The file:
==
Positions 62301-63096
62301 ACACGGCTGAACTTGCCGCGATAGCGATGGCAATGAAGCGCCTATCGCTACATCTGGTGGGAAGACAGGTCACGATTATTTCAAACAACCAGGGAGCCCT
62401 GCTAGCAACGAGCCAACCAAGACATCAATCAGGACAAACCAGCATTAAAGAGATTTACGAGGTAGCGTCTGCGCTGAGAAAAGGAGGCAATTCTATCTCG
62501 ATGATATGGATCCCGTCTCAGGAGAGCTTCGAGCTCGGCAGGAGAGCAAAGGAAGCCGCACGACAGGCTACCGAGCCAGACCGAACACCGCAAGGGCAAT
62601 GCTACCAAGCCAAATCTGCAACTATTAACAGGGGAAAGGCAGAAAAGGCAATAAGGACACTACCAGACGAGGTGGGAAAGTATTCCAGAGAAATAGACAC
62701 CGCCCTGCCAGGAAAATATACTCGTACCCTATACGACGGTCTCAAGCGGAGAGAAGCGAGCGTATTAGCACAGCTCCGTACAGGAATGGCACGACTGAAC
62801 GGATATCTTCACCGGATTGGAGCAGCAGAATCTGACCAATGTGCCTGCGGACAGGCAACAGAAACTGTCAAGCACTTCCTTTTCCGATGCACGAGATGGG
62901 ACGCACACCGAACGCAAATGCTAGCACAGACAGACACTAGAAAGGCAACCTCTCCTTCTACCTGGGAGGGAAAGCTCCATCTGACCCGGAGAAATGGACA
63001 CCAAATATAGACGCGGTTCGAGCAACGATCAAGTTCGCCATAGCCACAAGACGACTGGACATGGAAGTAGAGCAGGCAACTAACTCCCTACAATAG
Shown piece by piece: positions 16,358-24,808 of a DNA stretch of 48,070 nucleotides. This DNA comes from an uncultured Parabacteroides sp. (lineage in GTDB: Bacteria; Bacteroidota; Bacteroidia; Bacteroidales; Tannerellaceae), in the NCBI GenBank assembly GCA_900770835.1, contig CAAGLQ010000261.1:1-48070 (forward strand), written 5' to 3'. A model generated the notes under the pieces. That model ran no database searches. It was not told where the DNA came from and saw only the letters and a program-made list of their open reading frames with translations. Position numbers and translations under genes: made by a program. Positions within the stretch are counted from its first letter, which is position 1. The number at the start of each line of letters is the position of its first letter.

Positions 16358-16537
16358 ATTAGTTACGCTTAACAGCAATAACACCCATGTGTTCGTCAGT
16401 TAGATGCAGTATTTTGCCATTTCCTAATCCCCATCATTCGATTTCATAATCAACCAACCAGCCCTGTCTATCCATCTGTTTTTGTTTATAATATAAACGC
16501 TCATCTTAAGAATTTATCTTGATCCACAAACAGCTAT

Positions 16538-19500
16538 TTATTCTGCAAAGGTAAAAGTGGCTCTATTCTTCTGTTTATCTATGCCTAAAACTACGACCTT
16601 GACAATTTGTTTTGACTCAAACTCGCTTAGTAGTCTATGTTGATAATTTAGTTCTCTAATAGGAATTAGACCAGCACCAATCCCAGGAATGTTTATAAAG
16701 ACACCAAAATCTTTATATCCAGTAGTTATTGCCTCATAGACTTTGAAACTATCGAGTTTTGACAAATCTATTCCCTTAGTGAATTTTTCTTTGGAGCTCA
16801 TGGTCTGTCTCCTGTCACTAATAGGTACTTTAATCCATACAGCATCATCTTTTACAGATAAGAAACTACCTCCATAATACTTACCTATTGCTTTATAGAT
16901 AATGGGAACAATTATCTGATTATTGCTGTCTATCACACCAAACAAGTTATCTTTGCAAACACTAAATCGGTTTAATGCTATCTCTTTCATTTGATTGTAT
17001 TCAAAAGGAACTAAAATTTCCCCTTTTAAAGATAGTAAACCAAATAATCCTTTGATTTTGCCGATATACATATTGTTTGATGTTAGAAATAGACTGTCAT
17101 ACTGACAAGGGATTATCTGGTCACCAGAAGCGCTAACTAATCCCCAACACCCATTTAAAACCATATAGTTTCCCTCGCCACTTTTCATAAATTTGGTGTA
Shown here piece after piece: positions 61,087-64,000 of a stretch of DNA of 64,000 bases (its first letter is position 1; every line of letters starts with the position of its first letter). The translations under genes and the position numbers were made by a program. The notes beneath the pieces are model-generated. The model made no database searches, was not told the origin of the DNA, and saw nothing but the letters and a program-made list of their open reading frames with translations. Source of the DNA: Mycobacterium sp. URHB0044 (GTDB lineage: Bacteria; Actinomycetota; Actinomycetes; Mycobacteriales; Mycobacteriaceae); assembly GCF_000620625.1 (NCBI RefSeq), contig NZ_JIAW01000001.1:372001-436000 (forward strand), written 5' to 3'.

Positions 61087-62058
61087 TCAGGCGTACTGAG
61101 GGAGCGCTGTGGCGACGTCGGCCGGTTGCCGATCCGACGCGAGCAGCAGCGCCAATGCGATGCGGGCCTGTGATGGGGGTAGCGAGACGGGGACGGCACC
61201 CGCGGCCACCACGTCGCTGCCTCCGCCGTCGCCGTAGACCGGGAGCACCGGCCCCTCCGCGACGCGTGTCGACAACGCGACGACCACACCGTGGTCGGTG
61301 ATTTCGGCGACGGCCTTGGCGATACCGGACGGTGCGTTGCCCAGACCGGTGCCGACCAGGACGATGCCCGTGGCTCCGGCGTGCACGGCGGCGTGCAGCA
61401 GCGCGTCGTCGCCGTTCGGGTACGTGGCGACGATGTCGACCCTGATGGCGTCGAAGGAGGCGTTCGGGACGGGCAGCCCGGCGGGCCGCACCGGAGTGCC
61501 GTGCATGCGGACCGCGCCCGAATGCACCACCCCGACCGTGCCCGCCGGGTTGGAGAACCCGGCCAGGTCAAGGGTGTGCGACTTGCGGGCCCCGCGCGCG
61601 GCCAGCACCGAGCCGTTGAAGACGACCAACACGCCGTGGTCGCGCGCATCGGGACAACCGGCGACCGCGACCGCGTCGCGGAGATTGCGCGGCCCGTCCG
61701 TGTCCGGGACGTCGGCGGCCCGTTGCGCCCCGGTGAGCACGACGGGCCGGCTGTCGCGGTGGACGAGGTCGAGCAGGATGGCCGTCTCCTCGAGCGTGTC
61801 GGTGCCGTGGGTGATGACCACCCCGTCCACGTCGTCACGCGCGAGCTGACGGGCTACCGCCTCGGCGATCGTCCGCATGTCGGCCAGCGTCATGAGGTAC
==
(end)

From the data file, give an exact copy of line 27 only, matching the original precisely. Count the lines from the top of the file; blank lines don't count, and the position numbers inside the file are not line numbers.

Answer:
61201 CGCGGCCACCACGTCGCTGCCTCCGCCGTCGCCGTAGACCGGGAGCACCGGCCCCTCCGCGACGCGTGTCGACAACGCGACGACCACACCGTGGTCGGTG